Summary: This message helps people identify what’s broken in their sphere of influence and then develop a vision to be a rebuilder of what’s broken.
What is it that is broken in your life - something that needs to be rebuilt?
Everybody has something that is broken.
The most hopeless people in the world are people who recognize that they have a problem, but have no vision from God about how to solve with that problem.
Where there is no vision, the people perish…
Becoming a person with vision
Series: Here’s Hope: Rebuilding a broken world
Everybody ends up somewhere in life. A few people end up somewhere on purpose. Those are the ones with vision. The most practical advantage of vision is it sets a direction for our lives. It serves as a road map.
Vision provides the push through the problems. Vision provides the energy for the effort. Without vision our passion leaks, our agendas surface, our production falls, and our people scatter.
In the pages of the OT is the journal of a man who stands tall as person with vision who rebuilt what was broken. His name is Nehemiah. The name means “the Lord’s comfort.” Nehemiah’s visionary efforts brought comfort to God’s people in a time of great need.
Nehemiah’s lessons are so relevant for today. In the weeks ahead as we study through Nehemiah, we’ll see many “how tos.” We’ll see…
… how to pray about your problems;
… how to “plan your work” and “work your plan;”
… how to set God-given goals;
… how to motivate others when morale is low;
… how to become a person of vision.
Text: Nehemiah 1:1-11
I hope you’ll study with me. We’re providing some tools: a great book by Chuck Swindoll, Hand Me another Brick and a great Bible study by John MacArthur, Nehemiah: Experiencing the good hand of God. Stop and order a tool for your own study at home at the devotional table in the foyer. You’ll get so much more out to the lessons on Sunday if you study along with me.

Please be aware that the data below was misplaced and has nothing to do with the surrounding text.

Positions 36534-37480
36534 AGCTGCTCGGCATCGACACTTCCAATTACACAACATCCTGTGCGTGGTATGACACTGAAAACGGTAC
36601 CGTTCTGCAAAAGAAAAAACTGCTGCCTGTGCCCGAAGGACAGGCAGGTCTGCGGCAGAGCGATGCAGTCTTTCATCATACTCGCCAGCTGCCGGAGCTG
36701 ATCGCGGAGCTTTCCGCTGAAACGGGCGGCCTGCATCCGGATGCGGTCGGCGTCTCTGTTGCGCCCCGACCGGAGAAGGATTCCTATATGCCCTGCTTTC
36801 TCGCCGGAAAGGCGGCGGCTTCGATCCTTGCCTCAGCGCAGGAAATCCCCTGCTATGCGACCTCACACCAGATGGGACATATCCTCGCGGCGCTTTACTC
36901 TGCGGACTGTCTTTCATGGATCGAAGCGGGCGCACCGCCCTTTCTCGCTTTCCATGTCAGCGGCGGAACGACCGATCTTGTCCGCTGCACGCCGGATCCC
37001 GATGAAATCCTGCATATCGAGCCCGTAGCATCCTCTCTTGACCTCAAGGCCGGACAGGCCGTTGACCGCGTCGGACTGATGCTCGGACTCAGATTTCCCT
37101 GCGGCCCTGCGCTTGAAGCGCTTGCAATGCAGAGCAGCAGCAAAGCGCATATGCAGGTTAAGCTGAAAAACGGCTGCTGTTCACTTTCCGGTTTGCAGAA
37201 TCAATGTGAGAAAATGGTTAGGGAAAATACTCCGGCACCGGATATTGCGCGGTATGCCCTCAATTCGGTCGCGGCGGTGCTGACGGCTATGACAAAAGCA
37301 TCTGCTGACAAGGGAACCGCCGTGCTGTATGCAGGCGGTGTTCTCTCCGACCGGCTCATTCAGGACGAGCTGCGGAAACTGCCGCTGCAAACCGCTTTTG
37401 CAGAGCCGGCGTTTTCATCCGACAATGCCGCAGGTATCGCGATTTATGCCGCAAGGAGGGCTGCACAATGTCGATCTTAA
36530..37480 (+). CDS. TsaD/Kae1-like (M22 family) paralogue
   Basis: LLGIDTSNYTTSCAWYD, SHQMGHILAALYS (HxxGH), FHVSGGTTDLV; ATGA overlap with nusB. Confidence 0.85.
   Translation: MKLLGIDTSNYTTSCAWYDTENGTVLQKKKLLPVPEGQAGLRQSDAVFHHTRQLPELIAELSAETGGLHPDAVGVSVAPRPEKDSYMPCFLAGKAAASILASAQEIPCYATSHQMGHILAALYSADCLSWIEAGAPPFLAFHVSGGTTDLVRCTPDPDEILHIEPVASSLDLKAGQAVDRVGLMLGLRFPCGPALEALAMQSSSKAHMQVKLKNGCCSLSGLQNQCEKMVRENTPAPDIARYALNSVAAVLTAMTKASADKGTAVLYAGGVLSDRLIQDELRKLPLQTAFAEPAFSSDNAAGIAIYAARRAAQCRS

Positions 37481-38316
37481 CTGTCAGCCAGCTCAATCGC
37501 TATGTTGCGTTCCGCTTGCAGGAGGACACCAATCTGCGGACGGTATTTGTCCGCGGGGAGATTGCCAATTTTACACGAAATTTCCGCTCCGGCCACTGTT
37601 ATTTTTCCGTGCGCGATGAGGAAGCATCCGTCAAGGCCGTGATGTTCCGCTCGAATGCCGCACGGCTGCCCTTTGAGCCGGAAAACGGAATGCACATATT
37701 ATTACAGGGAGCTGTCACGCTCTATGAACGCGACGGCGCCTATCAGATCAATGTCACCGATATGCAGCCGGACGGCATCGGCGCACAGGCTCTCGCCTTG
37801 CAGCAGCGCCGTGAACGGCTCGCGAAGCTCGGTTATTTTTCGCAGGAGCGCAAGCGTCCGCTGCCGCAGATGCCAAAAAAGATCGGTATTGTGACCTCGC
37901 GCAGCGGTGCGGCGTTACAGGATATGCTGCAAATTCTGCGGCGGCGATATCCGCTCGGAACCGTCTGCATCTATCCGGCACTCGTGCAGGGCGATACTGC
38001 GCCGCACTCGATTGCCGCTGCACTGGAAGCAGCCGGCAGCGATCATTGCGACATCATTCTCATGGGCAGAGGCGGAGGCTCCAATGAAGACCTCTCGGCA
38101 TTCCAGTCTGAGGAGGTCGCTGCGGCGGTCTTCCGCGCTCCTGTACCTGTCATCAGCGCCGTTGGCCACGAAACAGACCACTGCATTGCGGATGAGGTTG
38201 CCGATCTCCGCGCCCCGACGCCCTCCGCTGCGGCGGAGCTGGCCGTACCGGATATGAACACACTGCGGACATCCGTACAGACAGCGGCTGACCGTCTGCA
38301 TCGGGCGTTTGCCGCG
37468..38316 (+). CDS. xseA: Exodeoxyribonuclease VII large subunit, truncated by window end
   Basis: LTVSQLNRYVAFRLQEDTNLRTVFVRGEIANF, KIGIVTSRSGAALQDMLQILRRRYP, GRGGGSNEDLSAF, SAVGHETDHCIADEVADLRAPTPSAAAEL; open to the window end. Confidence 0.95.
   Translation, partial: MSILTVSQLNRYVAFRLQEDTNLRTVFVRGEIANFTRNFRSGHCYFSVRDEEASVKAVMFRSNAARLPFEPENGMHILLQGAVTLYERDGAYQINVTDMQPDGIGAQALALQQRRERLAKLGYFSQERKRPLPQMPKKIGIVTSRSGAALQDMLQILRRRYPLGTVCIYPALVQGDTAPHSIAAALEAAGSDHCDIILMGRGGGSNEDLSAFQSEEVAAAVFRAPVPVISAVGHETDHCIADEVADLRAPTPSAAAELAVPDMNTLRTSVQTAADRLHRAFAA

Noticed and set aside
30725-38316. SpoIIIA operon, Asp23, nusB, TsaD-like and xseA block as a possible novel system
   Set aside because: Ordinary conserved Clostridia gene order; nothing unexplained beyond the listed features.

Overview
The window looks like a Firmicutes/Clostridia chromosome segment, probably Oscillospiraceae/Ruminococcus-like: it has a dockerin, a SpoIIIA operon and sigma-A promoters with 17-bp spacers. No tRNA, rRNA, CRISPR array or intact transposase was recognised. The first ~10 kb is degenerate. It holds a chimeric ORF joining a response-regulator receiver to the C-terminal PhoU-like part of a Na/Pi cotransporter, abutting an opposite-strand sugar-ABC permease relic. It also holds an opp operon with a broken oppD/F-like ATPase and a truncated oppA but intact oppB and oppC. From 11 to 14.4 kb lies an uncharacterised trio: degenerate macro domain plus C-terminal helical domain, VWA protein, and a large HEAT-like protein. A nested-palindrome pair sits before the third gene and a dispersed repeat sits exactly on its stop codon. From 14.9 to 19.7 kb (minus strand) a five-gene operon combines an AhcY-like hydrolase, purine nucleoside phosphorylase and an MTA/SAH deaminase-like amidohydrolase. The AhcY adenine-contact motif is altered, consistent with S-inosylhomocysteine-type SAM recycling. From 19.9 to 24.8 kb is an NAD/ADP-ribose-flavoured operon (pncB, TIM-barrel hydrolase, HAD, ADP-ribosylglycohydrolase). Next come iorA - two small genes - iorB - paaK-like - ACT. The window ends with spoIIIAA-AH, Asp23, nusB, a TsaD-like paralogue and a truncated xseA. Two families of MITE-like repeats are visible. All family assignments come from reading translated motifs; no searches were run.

Nehemiah’s hope-filled visionary leadership is a powerful example – no matter what your position in life. Coaches, supervisors, parents, student leaders, executives, and spiritual leaders can all learn from this great man.
Let’s start by understanding a little about where, when, and how he lived.
The setting is about 500 years before the time of Christ. God’s people had lived in Israel for centuries before. God had told them: “Obey Me and you’ll live in the land for a long time. Disobey Me and you’ll be carried off into captivity.” That’s what happened. The Babylonians came and conquered God’s people and took the leading citizens 1,000 miles away.
But the discipline was ending. Several years before Nehemiah’s day, some of God’s people were given permission to return to Jerusalem to rebuild a broken down temple and a broken down city.
But the attempts to rebuild the protective wall around the city (destroyed by the Babylonians in 586 BC) had been frustrated by some ‘the enemies of Judah’ (Ezra 4:1, 7-16). As a result very few people lived in the capital city (Nehemiah 11:1). Jerusalem was a city of ruins.
Nehemiah lived in the royal city of Susa, the winter residence of Artaxerxes, the Persian king. Judah, the homeland of Nehemiah, was a thousand miles away.